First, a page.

The Da Vinci Code – not the movie
In response to yesterdays post, Debi Alper brought to my attention the fact that Dan Brown has sold a lot more books than the rest of us put together:
I’m not sure if this should make us despair or not, but I do think we have to be aware of what people out there want . . . even if they’re not the same people who are ever likely to read our books . . . (snip) . . . While I was appalled at the language, plotting, characterisation etc etc I was also sucked into the page turning mode. I reckon we ignore this at our peril.
I’m not sure, Debi. I never thought of comparing myself to Dan Brown. To make sense of the world you have to compare like with like. I’m an individual writer, so are you by the sound of it, something like all the other hacks out there. I write because I write because I write. That’s what I do, what I’ve always done. I write because it makes sense to me, it’s how I experience the me who is doing it.
Dan Brown, on the other hand, is a corporation. He’s a money-making machine. I didn’t read his book but people close to me with opinions I trust, tell me that it is, as you say, badly written.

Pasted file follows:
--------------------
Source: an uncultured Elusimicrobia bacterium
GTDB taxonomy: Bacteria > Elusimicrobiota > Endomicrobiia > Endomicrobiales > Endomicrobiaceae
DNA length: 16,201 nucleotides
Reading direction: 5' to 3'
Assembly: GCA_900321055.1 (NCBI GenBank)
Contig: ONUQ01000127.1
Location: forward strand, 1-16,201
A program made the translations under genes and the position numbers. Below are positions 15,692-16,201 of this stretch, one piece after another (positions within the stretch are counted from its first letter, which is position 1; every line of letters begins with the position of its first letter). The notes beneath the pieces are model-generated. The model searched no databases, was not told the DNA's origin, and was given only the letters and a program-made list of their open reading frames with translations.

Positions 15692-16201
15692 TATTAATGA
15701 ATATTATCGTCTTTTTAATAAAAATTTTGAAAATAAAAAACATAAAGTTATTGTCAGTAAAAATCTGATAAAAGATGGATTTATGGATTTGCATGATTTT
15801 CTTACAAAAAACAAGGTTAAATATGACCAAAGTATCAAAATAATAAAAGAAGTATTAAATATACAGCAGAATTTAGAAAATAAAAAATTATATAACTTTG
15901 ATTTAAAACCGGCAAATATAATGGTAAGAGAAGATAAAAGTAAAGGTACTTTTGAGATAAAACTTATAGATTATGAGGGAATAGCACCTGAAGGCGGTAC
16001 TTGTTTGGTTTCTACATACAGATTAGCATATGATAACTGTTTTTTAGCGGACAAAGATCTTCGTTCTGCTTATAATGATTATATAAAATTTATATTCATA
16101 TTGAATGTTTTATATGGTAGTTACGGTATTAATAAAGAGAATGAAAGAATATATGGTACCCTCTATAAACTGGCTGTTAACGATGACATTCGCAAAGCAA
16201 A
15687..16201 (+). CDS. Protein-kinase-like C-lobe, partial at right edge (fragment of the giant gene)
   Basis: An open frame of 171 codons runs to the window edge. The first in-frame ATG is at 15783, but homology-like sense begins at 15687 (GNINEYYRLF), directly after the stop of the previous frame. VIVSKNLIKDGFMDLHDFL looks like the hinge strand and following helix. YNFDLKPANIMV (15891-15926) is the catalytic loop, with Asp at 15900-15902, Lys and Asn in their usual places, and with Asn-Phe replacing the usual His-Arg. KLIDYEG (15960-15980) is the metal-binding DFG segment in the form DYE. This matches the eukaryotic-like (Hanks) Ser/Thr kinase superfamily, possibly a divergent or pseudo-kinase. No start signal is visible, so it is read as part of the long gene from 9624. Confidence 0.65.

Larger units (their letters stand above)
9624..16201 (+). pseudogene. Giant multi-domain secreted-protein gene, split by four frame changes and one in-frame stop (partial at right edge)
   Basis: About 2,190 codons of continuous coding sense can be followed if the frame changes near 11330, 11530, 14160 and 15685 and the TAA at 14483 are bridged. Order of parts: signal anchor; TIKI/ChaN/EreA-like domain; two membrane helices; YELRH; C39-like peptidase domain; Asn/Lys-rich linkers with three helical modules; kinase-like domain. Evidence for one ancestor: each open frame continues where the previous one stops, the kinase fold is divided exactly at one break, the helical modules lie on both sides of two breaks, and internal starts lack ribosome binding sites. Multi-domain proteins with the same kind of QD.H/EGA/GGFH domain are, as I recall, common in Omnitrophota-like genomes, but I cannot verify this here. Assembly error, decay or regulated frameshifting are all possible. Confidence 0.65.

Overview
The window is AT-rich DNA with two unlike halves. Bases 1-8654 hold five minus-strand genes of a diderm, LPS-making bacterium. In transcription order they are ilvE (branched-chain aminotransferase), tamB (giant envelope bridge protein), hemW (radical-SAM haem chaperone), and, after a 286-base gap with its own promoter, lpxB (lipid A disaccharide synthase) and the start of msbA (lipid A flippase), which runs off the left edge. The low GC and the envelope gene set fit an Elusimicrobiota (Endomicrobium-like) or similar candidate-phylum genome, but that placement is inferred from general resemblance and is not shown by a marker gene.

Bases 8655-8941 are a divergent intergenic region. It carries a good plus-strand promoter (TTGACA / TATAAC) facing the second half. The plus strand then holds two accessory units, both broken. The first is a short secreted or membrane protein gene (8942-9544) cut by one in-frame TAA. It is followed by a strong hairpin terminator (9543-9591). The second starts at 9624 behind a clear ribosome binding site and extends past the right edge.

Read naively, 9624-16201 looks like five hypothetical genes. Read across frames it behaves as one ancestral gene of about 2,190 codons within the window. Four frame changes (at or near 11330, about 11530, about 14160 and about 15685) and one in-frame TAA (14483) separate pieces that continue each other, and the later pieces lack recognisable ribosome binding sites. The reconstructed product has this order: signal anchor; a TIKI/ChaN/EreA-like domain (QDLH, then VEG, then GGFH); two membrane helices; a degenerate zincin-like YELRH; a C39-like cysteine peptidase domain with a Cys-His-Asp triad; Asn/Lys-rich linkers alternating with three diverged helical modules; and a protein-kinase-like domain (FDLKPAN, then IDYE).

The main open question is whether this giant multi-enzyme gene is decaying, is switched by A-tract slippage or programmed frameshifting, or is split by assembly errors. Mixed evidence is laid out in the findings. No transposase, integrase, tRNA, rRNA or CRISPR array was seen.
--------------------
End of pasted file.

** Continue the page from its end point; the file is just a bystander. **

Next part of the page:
I don’t now and never have made the kind of money that Dan Brown makes. I’m sure that he does something different to me.
But I’m equally sure that the difference doesn’t lie in his ability to make people turn pages, and your and my inability to do so. People tell me all kinds of things about my books, but very rarely, if ever, do they tell me that they didn’t finish one of my books because it lacked suspense.
The difference between Dan Brown and the majority of writers is the same as the difference between a cabbage out of my own garden, or my neighbours garden, and a cabbage from one of the major supermarket chains.
One of those cabbages makes money. The other offers some kind of nourishment and a spark of hope for the future.